Berberis japonica (Thunb.) R. Br. - Berberidaceae - syn. Mahonia japonica (Thunb.) DC.; Ilex japonica Thunb.
Japanese mahonia, Japanese ashberry, Japanische Mahonie
Evergreen shrub, up to 2m high, native to Eastern Asia (Taiwan), also cultivated as ornamental (Japan, Europe, US); leaves abaxially pale green, adaxially deep green, oblong, 15-27cm long, with 4-6 pairs of sessile leaflets, leaflets ovate, margin with 2-4 teeth on proximal side, 3-7 teeth on distal margin; inflorescence 5-10-fascicled drooping racemes; flowers sulfury-yellow, fragrant; berry dark purple, ovoid, ca. 8×4mm.
GC/MS analysis of floral volatiles of M.japonica collected on PDMS/carbotrap as well as Porapak Q showed the main components (E)-β-ocimene (57.0%), (Z)-β-ocimene (3.5%), benzyl alcohol (14.0%), citronellol (6.7%), benzaldehyde (4.1%), indole (2.6%), linalool (2.2%), and geraniol (1.3%). Minor components were cis-rose oxide (0.5%), 2-phenyl ethanol (0.5%), heptanal (0.1%), nonanal (0.1%), decanal (0.2%), citronellal (0.1%), cinnamic aldehyde, cinnamic alcohol, methyl geranate (0.4%), and β-farnesene (0.1%) e.g. among many other compounds present in traces.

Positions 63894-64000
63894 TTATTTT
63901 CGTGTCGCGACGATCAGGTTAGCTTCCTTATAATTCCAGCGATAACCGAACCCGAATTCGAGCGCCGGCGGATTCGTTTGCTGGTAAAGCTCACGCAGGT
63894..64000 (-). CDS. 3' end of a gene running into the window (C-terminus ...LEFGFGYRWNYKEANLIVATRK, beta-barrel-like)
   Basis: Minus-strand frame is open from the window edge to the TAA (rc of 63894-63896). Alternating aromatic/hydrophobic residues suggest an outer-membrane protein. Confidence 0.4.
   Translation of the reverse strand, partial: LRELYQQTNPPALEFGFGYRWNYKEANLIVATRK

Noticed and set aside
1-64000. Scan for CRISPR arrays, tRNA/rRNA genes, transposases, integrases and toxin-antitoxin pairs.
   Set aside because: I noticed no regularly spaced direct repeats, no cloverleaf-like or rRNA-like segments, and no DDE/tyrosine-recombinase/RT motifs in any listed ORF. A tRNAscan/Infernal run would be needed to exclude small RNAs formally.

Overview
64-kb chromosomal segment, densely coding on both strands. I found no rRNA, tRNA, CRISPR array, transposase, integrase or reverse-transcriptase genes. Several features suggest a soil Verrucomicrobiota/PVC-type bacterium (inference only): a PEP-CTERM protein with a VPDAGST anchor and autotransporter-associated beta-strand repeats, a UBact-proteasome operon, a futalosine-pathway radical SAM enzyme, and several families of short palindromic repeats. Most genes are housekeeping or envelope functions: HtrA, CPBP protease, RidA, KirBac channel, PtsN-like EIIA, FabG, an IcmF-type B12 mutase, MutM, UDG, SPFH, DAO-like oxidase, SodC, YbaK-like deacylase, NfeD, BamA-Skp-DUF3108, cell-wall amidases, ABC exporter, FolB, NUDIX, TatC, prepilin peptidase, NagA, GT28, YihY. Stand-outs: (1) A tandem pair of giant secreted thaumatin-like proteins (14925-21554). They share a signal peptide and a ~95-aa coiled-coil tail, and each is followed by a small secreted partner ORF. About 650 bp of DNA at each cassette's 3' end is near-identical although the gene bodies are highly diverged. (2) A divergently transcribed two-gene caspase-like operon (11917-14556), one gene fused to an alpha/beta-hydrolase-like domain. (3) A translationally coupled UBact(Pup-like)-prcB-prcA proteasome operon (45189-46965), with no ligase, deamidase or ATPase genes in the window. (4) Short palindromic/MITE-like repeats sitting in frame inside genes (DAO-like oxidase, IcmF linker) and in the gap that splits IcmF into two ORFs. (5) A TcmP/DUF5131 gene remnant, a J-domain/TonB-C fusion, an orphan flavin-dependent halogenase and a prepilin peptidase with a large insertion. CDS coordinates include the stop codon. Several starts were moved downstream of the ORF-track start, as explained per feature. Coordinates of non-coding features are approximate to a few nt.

„An experiment with photoperiods of 6 and 9 h at constant temperature (10±1 °C) demonstrated that photoperiod was the stimulus for enhanced emission of most volatiles. Small quantitative differences in emitted fragrance composition were observed between light and dark periods and between plants acclimatised to different photoperiods. Maximum rates of emission occurred in the middle of the light period; aromatic compounds (benzaldehyde, benzyl alcohol and indole) displayed a more rapid increase and subsequent decline compared with monoterpenes (cis- and trans-ocimene and linalool). When the photoperiod was extended from 6 to 9 h, maximum rates of emission continued throughout the additional 3 h. Total emission (μg/h) of volatiles was 2-fold greater in the day-time (DT) (39.7 μg/h) compared with the night-time (NT) (19.8 μg/h) under a 6 h photoperiod and was not significantly different from total emission under a 9 h photoperiod.“
[Picone, Joanne M., Hazel S. MacTavish, and Robin A. Clery. „Emission of floral volatiles from Mahonia japonica (Berberidaceae).“ Phytochemistry 60.6 (2002): 611-617]
Mahonia japonica / Japan-Mahonie, Rolf Marschner, http://www.botanische-spaziergaenge.at